Three key things happened recently. Elon Musk became the richest person in the world. Trevor Noah bought a massion in Bel-Air for $27.5 million. South African influencers were paid by SAB to make faux arguments against the Alcohol ban in South Africa.
What do all of these stories have in common? Wealthy South Africans. An incredibly wealthy minority in a country with an incredibly poor majority. Weirdly to me, the first two stories have been lauded. People are proud of Trevor Noah and proud that Musk is South African. My question is why? Their exorbatant wealth seems to me to be in and of itself immoral. I’ll explain.
SAB paid influencers to publicly argue against the Alcohol Ban in South Africa
Firstly, I want to deal with the influencers. I saw a weird tweet from a celebrity, Khanyi Mbau, arguing against the alcohol ban in South Africa. I saw her argument, and based on the opinions thought; “this is not as smart as you think it is”. Then on twitter more and more South African influencers/celebrities started making the exact same arguments against the alcohol ban. They all said exactly the same thing, and the arguments were not great. They all used the same hashtags in their posts, #alcoholban #level3 and #vaccinestrategy. If you go looking on twitter, you will find the exact same arguments from various influencers.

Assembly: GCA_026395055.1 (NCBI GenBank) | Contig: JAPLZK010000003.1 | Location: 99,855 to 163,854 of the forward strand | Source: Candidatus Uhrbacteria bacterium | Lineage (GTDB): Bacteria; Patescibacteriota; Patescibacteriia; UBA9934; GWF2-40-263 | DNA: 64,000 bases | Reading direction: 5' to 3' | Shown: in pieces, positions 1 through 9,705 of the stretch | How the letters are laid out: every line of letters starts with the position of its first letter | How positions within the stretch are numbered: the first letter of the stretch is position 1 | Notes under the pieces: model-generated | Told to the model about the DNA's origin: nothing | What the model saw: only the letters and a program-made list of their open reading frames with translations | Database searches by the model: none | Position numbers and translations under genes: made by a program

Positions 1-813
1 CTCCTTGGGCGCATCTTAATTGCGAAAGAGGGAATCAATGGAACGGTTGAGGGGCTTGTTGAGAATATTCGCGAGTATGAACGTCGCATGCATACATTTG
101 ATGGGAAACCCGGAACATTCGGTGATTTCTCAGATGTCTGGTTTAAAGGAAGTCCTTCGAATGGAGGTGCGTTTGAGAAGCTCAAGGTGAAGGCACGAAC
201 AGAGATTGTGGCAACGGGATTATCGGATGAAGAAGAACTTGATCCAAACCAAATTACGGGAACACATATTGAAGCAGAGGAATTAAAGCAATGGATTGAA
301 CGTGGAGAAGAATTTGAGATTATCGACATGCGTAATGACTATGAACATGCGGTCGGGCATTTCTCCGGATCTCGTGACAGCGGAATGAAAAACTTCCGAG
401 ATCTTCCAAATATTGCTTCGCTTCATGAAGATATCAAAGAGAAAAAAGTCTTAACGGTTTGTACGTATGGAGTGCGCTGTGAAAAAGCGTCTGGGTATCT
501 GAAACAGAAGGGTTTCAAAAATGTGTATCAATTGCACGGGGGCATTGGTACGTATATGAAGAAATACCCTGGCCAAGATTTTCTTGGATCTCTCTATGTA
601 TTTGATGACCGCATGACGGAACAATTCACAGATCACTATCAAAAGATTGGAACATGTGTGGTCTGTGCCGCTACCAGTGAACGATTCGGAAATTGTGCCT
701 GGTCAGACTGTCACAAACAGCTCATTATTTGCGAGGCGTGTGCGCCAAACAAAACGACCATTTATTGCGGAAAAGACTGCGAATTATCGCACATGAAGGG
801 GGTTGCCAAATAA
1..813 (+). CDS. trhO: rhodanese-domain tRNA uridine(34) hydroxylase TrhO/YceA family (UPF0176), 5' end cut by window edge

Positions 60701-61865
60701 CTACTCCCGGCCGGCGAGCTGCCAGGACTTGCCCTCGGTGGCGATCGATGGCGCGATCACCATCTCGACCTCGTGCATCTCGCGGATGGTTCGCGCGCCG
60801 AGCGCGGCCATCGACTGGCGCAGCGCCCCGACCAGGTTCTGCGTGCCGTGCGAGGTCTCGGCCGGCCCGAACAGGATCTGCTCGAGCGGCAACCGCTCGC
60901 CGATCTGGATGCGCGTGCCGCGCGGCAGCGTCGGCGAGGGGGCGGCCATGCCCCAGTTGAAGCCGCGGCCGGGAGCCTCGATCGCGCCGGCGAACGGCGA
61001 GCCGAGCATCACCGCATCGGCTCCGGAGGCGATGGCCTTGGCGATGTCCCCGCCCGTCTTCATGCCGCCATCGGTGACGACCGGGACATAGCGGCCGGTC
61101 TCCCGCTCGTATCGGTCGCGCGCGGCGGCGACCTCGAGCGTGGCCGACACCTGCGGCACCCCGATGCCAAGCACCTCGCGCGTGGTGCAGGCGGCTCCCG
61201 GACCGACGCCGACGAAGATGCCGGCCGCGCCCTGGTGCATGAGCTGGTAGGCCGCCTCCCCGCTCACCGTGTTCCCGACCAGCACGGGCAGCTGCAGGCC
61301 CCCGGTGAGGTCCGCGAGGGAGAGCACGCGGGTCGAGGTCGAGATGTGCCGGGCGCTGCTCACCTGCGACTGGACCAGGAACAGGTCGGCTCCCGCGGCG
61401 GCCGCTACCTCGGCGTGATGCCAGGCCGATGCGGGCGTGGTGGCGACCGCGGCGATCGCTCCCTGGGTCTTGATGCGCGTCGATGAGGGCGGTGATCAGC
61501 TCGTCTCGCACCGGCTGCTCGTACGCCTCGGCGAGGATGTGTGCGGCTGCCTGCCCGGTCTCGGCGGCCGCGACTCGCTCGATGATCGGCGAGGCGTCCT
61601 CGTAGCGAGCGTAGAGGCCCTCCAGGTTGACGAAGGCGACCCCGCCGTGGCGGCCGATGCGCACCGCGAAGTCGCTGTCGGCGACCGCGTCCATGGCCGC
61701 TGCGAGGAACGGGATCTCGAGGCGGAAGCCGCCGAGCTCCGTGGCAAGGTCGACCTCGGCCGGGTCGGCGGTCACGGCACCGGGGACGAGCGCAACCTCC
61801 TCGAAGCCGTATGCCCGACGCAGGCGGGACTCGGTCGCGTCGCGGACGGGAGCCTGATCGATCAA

Khanyi Mbau’s argument was that the alcohol ban does more harm than good, and was not preventing the spread of COVID like it should. The problem is, the second wave started in early December and has been steadily growing since then. There were multipe super spreader events that happened during early December. If someone was infected by the virus in early December and that person infected a few other people, it could easily be the source of a huge number of positive cases today. That’s how SPREAD works.
I then saw someone tweet the brief from SAB. Here it is:
Do I even need to explain why this is wrong on a moral, logical and practical level?
The biggest problem is this. Most of these influencers are far wealthier than most of South Africa and they are questioning something that has had and continues to have a devastating impact on South Africa’s poorest people.
SAB has the money to pay influencers, the influencers are earning money to position the public against a good decision from the government. A decision that was taken to protect South Africans.